Late in the year 1897, a large collection of bronze and ivory artifacts from the Niger Coast Protectorate was sold to European collectors and buyers for museums. Although the lurid tale of their provenance was common knowledge at the time, many buyers were surprised that art of such quality could come out of darkest Africa. Some of the bronze artifacts, such as Head of an Oba (cover), were cast images of the rulers, or Obas, of the Kingdom of Benin. They are assumed to be stylized representations of the power and authority of the Obas, rather than true likenesses. The eyes of this Oba are inlaid with disks of iron, expressing the power to survey his kingdom and peer into the spirit world. The Oba wears a collar of coral beads, which were tokens of authority symbolizing the great wealth that was gained in trans-Atlantic trade. A method of analysis based on lead-zinc quotients suggests that this head was cast in the 17th or 18th century, but stylistic details and the composition of the alloy suggest that it could have been made as long ago as the 15th century.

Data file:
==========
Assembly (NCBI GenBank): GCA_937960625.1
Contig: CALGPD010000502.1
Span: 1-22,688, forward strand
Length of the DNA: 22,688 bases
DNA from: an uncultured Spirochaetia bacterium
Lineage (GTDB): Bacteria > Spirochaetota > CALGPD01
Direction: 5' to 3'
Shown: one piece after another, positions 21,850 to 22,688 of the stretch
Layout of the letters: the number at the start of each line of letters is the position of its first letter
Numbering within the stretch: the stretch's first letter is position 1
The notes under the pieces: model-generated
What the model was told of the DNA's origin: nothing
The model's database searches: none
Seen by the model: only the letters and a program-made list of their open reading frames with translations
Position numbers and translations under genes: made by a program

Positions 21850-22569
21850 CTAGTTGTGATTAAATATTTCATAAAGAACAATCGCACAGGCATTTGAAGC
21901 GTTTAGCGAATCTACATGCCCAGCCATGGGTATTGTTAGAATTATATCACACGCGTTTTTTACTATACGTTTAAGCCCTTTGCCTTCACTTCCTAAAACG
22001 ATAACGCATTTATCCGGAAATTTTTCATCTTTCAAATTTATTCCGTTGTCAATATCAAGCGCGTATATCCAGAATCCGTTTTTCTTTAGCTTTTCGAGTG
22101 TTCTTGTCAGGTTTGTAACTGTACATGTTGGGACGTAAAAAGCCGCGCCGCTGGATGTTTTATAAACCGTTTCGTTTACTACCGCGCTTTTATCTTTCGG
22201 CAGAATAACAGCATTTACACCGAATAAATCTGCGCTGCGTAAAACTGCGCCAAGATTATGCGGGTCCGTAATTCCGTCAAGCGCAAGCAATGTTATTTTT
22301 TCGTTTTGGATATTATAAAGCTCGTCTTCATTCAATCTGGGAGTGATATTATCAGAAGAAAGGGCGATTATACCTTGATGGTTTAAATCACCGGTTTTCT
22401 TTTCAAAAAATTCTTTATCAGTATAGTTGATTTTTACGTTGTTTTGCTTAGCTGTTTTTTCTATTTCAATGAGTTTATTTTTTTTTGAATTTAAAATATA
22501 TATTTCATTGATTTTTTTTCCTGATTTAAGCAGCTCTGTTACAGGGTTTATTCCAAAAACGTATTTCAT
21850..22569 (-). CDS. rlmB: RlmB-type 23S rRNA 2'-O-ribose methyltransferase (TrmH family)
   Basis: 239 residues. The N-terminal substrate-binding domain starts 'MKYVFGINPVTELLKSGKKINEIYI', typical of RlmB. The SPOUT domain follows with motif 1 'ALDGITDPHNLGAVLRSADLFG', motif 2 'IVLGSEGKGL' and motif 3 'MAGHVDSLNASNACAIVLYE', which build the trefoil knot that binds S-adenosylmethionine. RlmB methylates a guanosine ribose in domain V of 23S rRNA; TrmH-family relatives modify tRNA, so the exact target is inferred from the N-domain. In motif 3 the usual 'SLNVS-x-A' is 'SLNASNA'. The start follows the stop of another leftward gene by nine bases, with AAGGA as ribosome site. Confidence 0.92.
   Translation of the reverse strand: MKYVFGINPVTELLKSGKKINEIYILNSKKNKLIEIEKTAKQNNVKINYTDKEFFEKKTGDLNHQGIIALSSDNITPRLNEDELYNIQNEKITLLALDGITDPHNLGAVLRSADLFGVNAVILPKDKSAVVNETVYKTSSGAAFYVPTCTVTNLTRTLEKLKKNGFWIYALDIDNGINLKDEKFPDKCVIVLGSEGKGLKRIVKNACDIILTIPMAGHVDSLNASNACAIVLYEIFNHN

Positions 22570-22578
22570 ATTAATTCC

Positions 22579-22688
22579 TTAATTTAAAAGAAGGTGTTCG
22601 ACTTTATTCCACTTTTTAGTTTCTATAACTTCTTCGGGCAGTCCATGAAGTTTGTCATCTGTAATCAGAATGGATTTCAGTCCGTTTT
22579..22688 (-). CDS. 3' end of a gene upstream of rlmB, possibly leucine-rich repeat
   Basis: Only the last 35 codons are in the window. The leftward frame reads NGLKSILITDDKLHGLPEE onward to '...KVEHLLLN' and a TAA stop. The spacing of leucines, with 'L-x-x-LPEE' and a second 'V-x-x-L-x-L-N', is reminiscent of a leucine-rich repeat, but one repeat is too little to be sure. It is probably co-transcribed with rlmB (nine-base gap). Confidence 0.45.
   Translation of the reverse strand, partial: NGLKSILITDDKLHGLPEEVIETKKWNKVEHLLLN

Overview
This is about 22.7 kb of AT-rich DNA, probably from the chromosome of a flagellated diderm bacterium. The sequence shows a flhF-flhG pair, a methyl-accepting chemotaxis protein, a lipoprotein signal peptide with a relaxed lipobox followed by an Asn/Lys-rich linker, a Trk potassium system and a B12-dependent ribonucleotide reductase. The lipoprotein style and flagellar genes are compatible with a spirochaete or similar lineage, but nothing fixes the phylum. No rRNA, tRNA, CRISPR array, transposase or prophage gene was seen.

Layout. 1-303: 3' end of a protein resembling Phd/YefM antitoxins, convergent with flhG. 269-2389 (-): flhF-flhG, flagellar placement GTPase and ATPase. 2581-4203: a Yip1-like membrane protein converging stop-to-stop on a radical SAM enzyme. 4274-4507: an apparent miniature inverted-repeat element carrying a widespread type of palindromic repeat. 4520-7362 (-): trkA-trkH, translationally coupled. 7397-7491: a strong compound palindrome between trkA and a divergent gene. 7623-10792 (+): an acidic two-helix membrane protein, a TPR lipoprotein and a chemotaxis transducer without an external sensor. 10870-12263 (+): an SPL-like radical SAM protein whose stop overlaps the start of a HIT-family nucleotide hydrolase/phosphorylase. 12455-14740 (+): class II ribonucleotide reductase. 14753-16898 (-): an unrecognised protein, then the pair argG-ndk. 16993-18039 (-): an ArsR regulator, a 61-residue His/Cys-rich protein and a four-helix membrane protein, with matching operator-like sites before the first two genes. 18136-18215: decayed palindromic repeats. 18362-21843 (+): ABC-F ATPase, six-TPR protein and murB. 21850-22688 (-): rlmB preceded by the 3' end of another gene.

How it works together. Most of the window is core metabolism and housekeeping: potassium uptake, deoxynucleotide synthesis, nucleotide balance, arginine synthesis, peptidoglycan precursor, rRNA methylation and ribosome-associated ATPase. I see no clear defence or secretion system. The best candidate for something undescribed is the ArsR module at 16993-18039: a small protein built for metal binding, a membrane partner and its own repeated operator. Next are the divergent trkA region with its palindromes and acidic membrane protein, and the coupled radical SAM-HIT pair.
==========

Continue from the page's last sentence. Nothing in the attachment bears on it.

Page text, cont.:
Cole TB. Head of an Oba. JAMA. 2011;305(13):1274. doi:10.1001/jama.2011.374